What's the Latest Development?
The Information Age has made humans more managers of knowledge than vessels for it. As a result, our schools are debating whether students should still memorize facts and formulas so readily accessible on any smartphone, or if they should concentrate on the concepts that bind those facts and give them meaning. "Memorization has enjoyed a surge of defenders recently," according to Ben Orlin, a high school teacher in Oakland, CA. "They argue that memorization exercises the brain and even fuels deep insights. They say our haste to purge old-school skills-driven teaching from our schools has stranded a generation of students upriver without a paddle."
What's the Big Idea?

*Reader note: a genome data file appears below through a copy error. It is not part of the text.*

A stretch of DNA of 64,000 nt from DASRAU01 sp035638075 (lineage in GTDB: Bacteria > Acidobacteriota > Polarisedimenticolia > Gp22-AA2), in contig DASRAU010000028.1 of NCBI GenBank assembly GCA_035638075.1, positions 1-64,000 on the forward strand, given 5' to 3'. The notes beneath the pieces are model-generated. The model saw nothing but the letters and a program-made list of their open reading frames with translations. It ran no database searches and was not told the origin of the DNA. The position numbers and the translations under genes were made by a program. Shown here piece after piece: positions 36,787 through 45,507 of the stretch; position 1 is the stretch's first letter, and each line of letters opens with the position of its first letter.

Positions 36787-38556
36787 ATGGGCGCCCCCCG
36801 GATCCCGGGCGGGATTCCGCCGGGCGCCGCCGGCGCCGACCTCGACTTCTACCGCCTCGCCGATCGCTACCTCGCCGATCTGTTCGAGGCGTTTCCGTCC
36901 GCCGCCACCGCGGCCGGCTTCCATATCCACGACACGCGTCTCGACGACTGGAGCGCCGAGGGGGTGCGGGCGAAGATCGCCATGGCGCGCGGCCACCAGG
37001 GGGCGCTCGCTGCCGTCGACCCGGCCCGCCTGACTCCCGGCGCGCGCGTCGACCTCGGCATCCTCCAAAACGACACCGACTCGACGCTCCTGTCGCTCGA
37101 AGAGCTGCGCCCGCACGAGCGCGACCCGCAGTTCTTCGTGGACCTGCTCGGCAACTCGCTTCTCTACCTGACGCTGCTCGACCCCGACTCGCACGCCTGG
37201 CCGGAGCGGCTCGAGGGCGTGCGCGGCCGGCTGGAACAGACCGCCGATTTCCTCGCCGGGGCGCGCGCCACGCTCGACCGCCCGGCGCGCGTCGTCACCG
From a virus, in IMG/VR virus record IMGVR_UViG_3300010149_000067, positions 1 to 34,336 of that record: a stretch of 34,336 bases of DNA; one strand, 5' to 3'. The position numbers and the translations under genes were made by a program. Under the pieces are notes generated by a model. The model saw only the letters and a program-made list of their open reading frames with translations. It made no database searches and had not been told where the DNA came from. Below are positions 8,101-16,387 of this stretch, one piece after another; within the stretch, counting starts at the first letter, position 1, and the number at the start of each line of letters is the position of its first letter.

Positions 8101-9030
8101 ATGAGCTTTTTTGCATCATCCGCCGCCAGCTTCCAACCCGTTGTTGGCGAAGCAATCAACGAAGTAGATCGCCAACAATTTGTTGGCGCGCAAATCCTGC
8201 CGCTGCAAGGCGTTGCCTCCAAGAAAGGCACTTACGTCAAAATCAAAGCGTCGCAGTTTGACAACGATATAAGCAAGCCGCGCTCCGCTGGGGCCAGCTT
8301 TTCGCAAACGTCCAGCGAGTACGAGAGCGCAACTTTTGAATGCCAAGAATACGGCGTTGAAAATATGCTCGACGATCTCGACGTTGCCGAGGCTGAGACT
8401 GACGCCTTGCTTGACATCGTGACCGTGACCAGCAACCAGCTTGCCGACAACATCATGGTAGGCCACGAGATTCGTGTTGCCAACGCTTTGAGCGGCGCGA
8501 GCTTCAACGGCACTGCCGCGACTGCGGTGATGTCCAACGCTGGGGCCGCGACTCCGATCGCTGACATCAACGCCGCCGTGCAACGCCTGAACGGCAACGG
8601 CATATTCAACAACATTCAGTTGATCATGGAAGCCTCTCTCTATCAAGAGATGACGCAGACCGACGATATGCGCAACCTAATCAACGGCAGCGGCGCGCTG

Orlin argues that while memorization served students well in the past, its primary purpose was to help students cope with the technological constraints of the day. "What separates memorization from learning is a sense of meaning. When you memorize a fact, it's arbitrary, interchangeable--it makes no difference to you whether sine of π/2 is one, zero, or a million. But when you learn a fact, it's bound to others by a web of logic. It could be no other way." To encourage students to learn facts, teachers must alter tests to emphasize concepts, rather than continue to test students on their ability to memorize lessons.
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